When Mr Yusof Mohammad became a police officer in the 1940s, he did, in fact, wear shorts as that was the official uniform.
The 98-year-old is Singapore's oldest surviving retired police officer, and is living proof of the old saying "when police wore shorts" - a popular adage to reflect on how times have changed.
He decided to join the force after witnessing the carnage and chaos of World War II while working as a hospital porter.
"It was very scary because many people were sent to the hospital during the war. Some lost their hands and legs. So when we carried them, we really pitied them... I decided to join the police after that," he said, adding that he wanted to keep the country safe.
Mr Yusof spoke to the media earlier this week, in an interview organised by the police to mark the Singapore Police Force's 200th anniversary.
The celebration starts with a run that kicks off today.
Police officers will collectively run 200km in 24 hours, passing by 30 significant sites, including past and present police establishments such as the first police station, which was located near the site of today's Asian Civilisations Museum.
Some of the sites, including the Old Police Academy in Upper Thomson, are familiar to Mr Yusof, who served in the force from 1946 to 1968.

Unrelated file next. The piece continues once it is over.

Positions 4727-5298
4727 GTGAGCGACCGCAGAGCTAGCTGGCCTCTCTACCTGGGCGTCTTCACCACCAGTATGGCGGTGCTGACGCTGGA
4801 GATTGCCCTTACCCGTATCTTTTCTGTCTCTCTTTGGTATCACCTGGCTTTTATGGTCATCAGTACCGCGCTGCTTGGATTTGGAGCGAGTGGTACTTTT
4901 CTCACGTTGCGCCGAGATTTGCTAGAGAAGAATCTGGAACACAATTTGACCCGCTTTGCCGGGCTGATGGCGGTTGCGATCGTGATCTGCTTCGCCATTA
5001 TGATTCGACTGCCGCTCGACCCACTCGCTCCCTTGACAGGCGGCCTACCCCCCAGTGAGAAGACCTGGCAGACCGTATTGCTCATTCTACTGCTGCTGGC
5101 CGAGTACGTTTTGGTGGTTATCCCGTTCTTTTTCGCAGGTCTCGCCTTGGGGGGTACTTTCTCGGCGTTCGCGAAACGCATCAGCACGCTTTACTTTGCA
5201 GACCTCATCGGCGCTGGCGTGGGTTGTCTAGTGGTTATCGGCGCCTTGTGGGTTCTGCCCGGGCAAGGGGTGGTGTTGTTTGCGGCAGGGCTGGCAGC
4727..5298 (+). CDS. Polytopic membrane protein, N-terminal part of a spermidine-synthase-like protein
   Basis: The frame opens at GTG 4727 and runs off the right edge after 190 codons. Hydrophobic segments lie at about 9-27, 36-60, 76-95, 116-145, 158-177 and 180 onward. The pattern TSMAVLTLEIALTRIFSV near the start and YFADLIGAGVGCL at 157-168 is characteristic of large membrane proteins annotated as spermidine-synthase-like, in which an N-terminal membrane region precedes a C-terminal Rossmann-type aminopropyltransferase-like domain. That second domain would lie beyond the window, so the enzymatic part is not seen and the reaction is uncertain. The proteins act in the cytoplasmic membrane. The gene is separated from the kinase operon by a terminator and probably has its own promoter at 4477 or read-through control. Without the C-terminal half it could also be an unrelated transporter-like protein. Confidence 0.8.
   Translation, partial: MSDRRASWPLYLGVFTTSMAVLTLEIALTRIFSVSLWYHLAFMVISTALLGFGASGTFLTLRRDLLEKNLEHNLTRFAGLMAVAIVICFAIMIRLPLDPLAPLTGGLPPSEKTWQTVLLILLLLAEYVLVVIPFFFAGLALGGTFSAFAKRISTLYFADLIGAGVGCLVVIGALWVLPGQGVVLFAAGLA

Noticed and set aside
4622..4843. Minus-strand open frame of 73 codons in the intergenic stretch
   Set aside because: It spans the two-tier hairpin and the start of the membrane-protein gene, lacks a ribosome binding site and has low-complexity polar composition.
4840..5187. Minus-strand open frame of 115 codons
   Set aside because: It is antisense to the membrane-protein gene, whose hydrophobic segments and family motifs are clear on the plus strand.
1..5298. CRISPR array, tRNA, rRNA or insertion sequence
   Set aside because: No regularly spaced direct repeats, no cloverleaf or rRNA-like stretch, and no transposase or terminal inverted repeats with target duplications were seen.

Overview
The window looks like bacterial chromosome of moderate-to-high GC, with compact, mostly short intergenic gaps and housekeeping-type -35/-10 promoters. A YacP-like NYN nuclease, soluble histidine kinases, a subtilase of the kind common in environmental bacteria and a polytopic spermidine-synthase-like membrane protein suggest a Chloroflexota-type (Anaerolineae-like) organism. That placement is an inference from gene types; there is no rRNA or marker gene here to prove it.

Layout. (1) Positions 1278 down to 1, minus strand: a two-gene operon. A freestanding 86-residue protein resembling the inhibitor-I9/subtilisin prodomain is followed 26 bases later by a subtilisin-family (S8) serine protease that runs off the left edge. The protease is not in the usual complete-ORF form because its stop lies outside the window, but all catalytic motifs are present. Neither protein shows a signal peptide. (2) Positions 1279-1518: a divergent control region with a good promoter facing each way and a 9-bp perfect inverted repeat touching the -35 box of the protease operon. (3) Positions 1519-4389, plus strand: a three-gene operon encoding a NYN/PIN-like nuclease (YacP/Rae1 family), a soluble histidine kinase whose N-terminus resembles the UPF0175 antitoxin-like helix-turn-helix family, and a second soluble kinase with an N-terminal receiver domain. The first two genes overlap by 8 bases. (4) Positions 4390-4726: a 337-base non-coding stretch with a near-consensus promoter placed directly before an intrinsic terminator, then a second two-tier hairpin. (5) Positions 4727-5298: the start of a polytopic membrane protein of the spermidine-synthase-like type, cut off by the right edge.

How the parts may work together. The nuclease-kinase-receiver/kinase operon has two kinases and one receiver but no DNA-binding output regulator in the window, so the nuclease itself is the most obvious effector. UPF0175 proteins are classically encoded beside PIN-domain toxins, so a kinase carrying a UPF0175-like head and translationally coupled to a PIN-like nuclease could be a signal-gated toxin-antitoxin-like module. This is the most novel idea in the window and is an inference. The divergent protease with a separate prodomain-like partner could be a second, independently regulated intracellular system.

As a patrol officer posted to the Queenstown Police Station, he would keep watch over the area by cycling or walking for eight hours a day, to maintain the peace.
"I felt proud when I was wearing the uniform," he said in Malay.
Mr Yusof still keeps his police insignia bearing the letters "SSP", which stands for Straits Settlements Police, the name of the police force then.
He said policing in Singapore was tougher in the past, with more disorder in the streets.
For example, when the Maria Hertogh riots broke out in 1950, many people were "angry with the police" and would assault them, he recounted.
"Sometimes, they would throw bottles, and it would hit the heads of our officers," said Mr Yusof, who was on standby with fellow officers during the riots.
"My friend even got shot in his leg," he added.
The riots broke out on Dec 11, 1950, after a court ordered that Maria Hertogh, who had been raised by Muslims during World War II, should be returned to her Catholic biological parents. She was aged 13 then.
Mr Yusof's life was not any easier when he was posted to the Marine Police later in his career.
He encountered many pirates at sea. "When we saw them, we would have to fire our pistols in the air to warn them off," he said.
He retired from the force at the age of 48 but continued in the same line of work, taking on the job of a security officer at a mall. He has since retired for good.
The father of seven believes that police officers today are better at reaching out to and engaging residents.
While times have changed and Singapore today is in much better shape, Mr Yusof believes the core mission of the police remains the same: to protect lives.
He said that officers now have better weapons and uniforms.
"But our responsibility as police officers is always the same," he added.